Covid-19 is Here for the Long Haul; Here’s How to Make Sure You Are Too
Posted by Darcelle P
January 9, 2023
Covid-19 has changed the world forever, and we need to act accordingly now. It can be helpful to think of Covid precautions like sexual health precautions. Covid is here for the long haul, so even though it’s becoming more impossible to have zero risk and exposure, there are likely several methods you could employ to make a situation safer. And while it’s more than understandable if you’d rather stay home to avoid infection, there are many steps in between never leaving your house and acting like the pandemic never happened (and isn’t ongoing). It’s here to stay, so act accordingly.
The problem of aerosols
It’s commonly accepted that Covid spreads through direct human contact and liquid droplets in the air and we can see the material effects of that impact. The rise of the pandemic brought increased hand washing and sent hand sanitizer sales through the roof. But an increasing amount of evidence has pointed to aerosols as a key mode of transmission in the spread of Covid. Aerosols are tiny air particles that range in size from a few nanometers to several tens of micrometers. Basically, Covid-19 is airborne and is being spread through flecks of material imperceptible to the human eye floating through the air.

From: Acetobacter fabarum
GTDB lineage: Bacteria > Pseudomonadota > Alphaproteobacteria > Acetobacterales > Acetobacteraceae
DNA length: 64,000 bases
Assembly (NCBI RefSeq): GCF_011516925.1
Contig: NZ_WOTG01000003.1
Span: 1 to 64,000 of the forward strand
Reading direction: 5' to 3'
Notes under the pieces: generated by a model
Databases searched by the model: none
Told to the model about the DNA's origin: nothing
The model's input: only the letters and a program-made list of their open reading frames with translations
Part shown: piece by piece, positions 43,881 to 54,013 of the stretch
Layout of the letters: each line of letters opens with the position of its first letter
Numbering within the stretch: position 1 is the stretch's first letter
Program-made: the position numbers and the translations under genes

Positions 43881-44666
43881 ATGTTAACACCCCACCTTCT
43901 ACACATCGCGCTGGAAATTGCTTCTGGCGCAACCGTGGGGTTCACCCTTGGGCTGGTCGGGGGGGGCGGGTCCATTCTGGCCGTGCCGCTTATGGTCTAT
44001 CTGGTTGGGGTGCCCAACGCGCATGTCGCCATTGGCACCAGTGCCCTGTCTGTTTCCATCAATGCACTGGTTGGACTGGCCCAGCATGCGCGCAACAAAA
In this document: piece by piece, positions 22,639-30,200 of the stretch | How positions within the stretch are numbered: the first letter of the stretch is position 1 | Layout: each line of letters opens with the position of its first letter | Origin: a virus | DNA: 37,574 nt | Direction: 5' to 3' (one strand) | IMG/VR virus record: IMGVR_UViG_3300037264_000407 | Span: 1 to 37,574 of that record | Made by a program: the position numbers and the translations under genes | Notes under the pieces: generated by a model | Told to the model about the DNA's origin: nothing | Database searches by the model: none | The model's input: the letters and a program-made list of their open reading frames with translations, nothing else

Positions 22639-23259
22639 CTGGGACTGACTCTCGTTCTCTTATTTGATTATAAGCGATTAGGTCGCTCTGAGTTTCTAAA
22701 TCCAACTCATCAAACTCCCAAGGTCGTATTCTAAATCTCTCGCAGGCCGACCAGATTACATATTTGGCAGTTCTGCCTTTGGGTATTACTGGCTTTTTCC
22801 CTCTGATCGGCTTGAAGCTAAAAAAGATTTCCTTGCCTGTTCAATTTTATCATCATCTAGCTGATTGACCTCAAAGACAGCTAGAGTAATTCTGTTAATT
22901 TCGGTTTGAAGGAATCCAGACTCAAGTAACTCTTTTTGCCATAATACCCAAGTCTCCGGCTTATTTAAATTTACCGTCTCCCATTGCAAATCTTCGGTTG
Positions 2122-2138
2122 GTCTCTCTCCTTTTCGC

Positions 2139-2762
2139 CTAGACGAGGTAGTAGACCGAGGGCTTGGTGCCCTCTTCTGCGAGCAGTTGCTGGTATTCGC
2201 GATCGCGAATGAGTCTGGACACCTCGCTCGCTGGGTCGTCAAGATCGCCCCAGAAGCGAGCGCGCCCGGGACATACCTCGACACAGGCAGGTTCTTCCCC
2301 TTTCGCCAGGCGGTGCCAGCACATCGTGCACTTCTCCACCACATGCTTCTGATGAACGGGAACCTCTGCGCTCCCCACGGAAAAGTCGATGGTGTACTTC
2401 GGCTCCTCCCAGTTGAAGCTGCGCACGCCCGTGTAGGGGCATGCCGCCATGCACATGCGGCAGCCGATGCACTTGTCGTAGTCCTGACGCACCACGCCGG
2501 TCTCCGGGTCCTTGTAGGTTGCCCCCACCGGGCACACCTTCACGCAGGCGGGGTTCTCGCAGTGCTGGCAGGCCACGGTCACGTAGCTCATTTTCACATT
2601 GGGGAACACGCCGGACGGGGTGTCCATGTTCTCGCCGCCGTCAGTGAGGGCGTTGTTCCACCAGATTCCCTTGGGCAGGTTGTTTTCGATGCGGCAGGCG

Many epidemiologists have been sounding the alarm on the danger of aerosols since March of 2020, but accepting aerosols as the predominant mode of transmission has been what one McGill professor of medicine calls “controversial” due, in part, to resistance to the widespread nature of changes needed to combat an airborne virus. Namely, governments around the world would need to invest in increased (and costly) ventilation and air filtration in most or all buildings.